When Hannah was born, for reasons we will never fully grasp or understand, her mother made the choice to leave her. I am sure it was agonizing and I am sure she thought Hannah would be exposed to a better life and better opportunities as the result of her agonizing choice. Regardless, the person Hannah was most attached to, her mother, was now gone. She was placed in a orphanage from the time of her birth and lived there for six months. While I know the conditions in orphanages have drastically changed over the years, it still isn't home or family. I am sure Hannah had caregivers to love on her or squeeze her, but there are only so many workers per so many children. Hannah likely had to cry (or learned not to cry) to get her needs met and even still may not have had them met. She likely had to eat her meals in a set amount of time and was on a regimented schedule. After six months time, she was placed in a foster home, where she currently lives. This is great news for our baby girl, as she likely has access to a more "family like" environment with less children and more one on one time with a caregiver. This also means she is going to grieve her old life much harder than if she had remained in the orphanage all this time. There will be real people with real faces and smells and sounds that she will be missing. Prior to our arrival to pick her up, she will be placed back in the orphanage for a period of time. This makes my heart very, very heavy. She will begin grieving her foster parents without a new set of parents to help her get through it. It is SO MUCH transition for one little person to handle in less than two years of life. By the time we arrive to get her, she will have been in the orphanage, a foster home, back to the orphanage, and then to us. Too much for a little girl! All that transition makes her lose her ability to trust the people in her life. Why would she trust me? I will just be yet another caregiver in a string of many caregivers who eventually abandon her, right?
With a newborn baby, you bring them home and hold and cuddle and snuggle them. They cry and you meet their need. You do this over and over and over again and the infant trusts you. You are mom and you respond when they have a need. You are loving and kind. There is safety in who you are. Hannah did not get this type of consistency and as I mentioned above, there is nothing that sets me apart from all her other caregivers. She may have lost the ability to cry or make her needs known. She may not trust that I will feed her. She will not trust me to provide her love and safety. She knows nothing about the commitment I am making to her--to always love her and never abandon her. In order to help her learn all of these things and to earn her trust, we have to prove to her we will be consistent and we will respond. That means when we get home, we will likely treat her very much like we would a brand new baby. We will hold her...a lot. We will rock her and soothe her. We will wake when she wakes in the night. We will provide all her meals. We may continue giving her a bottle for a time (she still takes one in the foster home). We will do all of this to help her realize we are Mom and Dad and we are always going to meet her needs.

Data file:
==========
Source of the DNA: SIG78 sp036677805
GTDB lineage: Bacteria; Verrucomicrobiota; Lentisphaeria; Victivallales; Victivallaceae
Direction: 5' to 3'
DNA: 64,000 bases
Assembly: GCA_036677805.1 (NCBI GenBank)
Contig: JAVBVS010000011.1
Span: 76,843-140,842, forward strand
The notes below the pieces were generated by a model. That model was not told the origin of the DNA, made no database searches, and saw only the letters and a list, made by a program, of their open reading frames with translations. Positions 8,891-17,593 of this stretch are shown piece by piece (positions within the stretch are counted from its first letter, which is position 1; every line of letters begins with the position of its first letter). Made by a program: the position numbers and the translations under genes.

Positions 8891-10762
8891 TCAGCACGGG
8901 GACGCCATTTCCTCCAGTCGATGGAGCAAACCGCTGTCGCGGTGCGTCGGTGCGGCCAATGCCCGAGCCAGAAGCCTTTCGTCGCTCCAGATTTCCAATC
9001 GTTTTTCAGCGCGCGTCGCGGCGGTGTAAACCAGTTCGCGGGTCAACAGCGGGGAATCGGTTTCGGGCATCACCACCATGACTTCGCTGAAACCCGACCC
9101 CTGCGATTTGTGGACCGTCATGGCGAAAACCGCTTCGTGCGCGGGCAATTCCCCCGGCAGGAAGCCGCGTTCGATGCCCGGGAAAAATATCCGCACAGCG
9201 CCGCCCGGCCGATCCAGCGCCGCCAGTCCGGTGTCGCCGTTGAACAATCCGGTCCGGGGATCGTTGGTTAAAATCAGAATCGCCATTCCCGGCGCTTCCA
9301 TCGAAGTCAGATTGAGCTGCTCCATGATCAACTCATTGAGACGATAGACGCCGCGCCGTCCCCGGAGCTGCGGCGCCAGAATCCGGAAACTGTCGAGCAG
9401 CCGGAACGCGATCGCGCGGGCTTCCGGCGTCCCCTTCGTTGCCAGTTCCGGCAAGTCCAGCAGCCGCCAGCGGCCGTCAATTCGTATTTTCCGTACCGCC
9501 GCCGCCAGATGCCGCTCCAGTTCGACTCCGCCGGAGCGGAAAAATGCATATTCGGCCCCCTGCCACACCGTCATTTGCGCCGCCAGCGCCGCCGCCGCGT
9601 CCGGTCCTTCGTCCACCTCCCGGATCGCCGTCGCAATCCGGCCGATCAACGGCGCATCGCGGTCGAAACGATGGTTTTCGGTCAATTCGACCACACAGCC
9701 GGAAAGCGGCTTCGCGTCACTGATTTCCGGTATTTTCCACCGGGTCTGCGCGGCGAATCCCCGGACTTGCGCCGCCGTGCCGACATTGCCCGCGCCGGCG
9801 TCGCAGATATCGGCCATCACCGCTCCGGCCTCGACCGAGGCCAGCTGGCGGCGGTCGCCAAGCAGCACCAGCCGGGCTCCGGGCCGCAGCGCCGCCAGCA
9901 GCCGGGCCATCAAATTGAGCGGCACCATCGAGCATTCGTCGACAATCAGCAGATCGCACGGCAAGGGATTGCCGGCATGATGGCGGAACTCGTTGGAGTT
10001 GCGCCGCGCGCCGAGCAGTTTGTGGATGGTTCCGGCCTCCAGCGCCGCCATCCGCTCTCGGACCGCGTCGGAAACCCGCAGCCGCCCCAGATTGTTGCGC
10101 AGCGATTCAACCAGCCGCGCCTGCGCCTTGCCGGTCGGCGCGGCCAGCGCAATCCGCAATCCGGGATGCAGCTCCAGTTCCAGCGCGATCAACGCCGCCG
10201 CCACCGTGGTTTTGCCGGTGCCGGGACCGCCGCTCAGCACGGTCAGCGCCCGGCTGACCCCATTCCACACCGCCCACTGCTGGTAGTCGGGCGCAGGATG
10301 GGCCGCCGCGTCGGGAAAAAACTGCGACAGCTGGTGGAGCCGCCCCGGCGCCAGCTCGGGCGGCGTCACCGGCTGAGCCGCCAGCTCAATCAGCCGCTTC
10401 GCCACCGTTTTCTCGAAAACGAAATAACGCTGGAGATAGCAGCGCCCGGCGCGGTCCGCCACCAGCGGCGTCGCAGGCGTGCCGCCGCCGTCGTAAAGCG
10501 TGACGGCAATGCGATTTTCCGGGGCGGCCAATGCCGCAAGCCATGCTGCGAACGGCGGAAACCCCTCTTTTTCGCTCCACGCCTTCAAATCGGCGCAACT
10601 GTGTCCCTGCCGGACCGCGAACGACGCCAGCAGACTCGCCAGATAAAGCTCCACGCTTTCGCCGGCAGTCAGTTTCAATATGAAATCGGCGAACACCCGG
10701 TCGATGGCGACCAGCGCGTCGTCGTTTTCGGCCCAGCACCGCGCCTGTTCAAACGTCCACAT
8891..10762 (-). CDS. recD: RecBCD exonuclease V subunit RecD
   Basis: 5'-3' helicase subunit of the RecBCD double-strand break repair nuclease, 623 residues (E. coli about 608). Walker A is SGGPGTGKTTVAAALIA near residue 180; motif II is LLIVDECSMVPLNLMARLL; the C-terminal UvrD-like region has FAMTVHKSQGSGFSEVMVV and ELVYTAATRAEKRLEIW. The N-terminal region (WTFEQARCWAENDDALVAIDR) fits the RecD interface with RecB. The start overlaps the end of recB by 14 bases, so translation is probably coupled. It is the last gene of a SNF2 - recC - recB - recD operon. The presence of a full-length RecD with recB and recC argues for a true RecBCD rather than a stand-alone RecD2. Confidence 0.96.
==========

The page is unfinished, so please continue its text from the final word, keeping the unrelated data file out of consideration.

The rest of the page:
What does that mean for you? Why do you need to prepare? It means things will be different (and perhaps a little difficult) when we get home. We might ask you to do (or not to do) strange things. Please, please trust us. Trust that we aren't "spoiling" her or think that we are keeping her from you. We know it will be hard, but if we do the hard work now, in these first weeks and months of being home, then that means she will attach stronger and better to us and it will allow you the freedom (down the road) of experiencing life with her just like you experience life with our biological children.
We'd like to address some ground rules now, so that there will be no hurt feelings or misunderstanding when we get home. We completely understand your excitement and want you to know safe ways to express it. First, some things we will ask you NOT to do:
- Please do not pick up, hold, place in your lap, or attempt to take Hannah from our arms--she needs to learn to find safety and security with us, first
- Please do not give her full body hugs and squeezes
- Please do not offer her food or gifts unless we explicitly tell you to do so
- Please do not kiss her face
- Pat her back or give side squeezes (preferably when she is being held directly by mom or dad)
- Blow her kisses--lots of 'em!
- Hold her hand or kiss her hand (again, preferably when she is being held directly by mom or dad)
- Give her a high five or fist bump!
- Talk to her and babble with her--tell her all about how excited you are, how much you've prayed for her, and so on.
- Make silly faces
- Redirect her if she approaches you to be held, fed, or have a need met to go find mama or daddy--do not meet her need--let us do that!
- Love on our current children--lots! Don't let them get lost in the shuffle of excitement!
- Help us with meals, our biological children, running errands, etc!
So yes, please, come to the airport and welcome us home, stop by the house to visit or bring a meal, call and check on us, and all those wonderful things! Just let us be the ones to meet Hannah's needs and understand why we can't get out and about right away. We will cocoon Hannah at home for a while to help her learn about home, safety, security, and family.
We are so thankful for you, for your excitement, and all your encouragement. Join us in this time of preparation and start preparing your heart now for how things will look a little different and remember.....it is only for a time. It isn't for forever!